Tuesday, April 26, 2011

Snakehead Encounters of the Strange Kind

***Warning: graphic dead fish images attached ***

Wow, where to start. Fished the eddies around Chain Bridge today. Immediately getting to the water there was a huge snakehead just lazily hanging out in the shallow water. I was able to touch it with my net and it swam off. For the next several hours the snakeheads rose and gulped or sipped air in front of us. They came up from the murky depths and took in some air like an alligator and then slowly sank bakd. Some came up literally under our feet, inches from the rocks we were standing on. They showed no fear of humans or rocks.

I threw a rock at one to see what would happen and all of the herring around it darted off and the snakehead just sat there. I threw another rock near it and nothing. The third rock made the fish lazily turn to the right and glide into deeper water.

We threw everything at them from Closuers to poppers and nymphs and streamers. I had one come up next to a popper which looked like it wanted to eat but now think it was just breathing. I foul hooked one in the tail as I was stripping in my line (used both sink tip and float). They showed no interest.

Not long after a guy showed up with one of those cast nets and tossed it in / sight cast the thing. Sure enough he pulled out 2 snakeheads in the first try. The smallest was well over 24" and is pictured next to my bat. The next toss out he pulled one in that was the biggest I have ever seen. It was longer than my arm and made the one at the casting call look minute. He used my aluminum bat to kill the thing. It took half a dozen hits before the skull caved in. The sound would be similar to someone hitting a line drive with an aluminum bat, it was loud or imagine taking a baseball bat to a stop sign. Call it cruel but we put the thing out of misery reasonably fast compared to where most food comes from. Unreal. The fish was then gutted to make it lighter for him to haul out of the river. Everyone took turns posing with the fish.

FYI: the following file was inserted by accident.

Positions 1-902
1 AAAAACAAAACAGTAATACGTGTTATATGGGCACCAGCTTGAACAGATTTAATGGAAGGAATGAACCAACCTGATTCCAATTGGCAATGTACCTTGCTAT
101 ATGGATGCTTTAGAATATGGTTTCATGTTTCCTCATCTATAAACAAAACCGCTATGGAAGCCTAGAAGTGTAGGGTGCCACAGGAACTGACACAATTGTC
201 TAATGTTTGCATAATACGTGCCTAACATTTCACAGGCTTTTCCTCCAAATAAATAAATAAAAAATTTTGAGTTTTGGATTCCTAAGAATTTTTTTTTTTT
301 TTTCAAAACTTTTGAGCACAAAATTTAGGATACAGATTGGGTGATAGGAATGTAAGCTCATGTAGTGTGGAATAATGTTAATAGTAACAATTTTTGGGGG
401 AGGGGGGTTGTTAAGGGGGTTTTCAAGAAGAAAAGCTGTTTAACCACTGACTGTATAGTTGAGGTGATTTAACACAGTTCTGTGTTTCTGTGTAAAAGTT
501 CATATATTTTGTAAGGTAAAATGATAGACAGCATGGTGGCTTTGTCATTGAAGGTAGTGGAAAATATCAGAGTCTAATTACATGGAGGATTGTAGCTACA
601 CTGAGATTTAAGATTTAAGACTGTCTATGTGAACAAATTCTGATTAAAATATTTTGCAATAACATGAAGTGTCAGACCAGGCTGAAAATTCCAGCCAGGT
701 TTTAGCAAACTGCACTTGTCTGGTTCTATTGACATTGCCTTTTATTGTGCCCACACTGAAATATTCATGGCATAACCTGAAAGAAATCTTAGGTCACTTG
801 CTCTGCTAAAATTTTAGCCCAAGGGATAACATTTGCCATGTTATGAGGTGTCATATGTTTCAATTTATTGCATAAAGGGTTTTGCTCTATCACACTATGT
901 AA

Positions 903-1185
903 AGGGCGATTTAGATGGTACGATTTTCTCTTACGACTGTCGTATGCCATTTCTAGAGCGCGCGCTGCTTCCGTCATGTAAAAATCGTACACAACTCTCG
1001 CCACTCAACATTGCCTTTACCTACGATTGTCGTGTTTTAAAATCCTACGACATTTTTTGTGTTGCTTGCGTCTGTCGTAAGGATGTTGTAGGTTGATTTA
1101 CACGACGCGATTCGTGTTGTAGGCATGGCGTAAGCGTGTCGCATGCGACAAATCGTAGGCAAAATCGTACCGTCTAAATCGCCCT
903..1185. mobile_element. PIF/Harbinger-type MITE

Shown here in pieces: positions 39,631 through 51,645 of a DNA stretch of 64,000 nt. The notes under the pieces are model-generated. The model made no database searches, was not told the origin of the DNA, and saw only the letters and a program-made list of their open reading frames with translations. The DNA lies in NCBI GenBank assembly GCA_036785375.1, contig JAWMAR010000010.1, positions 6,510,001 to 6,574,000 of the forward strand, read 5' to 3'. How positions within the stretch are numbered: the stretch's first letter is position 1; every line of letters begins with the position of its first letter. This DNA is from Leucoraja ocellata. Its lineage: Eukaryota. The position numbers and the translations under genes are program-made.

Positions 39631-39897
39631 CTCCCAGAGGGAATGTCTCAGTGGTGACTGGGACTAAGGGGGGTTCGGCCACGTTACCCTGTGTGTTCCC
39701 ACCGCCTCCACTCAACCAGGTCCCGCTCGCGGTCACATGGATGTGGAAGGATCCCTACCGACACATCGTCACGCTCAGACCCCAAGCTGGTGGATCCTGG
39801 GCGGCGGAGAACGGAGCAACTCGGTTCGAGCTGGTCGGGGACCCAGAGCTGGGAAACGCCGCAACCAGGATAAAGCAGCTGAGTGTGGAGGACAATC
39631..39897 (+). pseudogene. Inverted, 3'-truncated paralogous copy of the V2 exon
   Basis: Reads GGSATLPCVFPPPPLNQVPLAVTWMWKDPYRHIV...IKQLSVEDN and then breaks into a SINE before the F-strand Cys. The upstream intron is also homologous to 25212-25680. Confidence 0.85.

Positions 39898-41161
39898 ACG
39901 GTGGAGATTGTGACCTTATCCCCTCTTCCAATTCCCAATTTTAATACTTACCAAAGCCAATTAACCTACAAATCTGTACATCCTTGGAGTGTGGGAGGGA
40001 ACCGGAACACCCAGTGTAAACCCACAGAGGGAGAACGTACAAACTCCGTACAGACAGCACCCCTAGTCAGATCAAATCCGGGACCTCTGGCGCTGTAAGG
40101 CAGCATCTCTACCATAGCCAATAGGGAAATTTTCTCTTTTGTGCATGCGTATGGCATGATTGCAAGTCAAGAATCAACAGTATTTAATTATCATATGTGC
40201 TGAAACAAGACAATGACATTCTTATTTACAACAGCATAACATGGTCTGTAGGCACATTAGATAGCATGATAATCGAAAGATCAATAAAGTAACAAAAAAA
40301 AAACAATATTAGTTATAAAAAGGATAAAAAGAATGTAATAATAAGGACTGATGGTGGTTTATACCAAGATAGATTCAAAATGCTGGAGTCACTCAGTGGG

The fish was a female and full of eggs. Tiny, smaller than a poppy seed, and bright yellow. The stomach was completely empty except for one tiny little bone. I don't eat fish and have not cut one open since bio lab in college so I"m not too familiar with their insides. This one was strange indeed. I didn't recognize any of its internal organ system.

The big snakehead was secreting so much mucous that the sand on its body was being washed off. That is nasty. 

So do females do not eat this time of year while spawning? That would answer why they would not take a fly after 3 hours of casting (I caught plenty of herring, A. shad, and gizzards-one of the biggest I have ever caught, and the white perch were thick).

So it was a great learning experience for me to be out and seeing all of those fish coming up for air, rather gingerly and sipping rather than gulping, and then going back down. Lets hope these fish start taking flies and stop being such a mystery to the fly angler.



Schooling herring. Max with Shad.
White perch are in.

Max with the BIGGEST gizzard shad I have ever seen.


Holt with the small snakehead. Thats right, this is the small one.
Max with the small one.
Snakehead bashing time.
Beautiful color patterns on them.
Holt with his dinner.

Check out the chompers on this one.


Egg sacks from the (gravid) female.

Egg sacs next to dollar bill for measurement.



1 comments:

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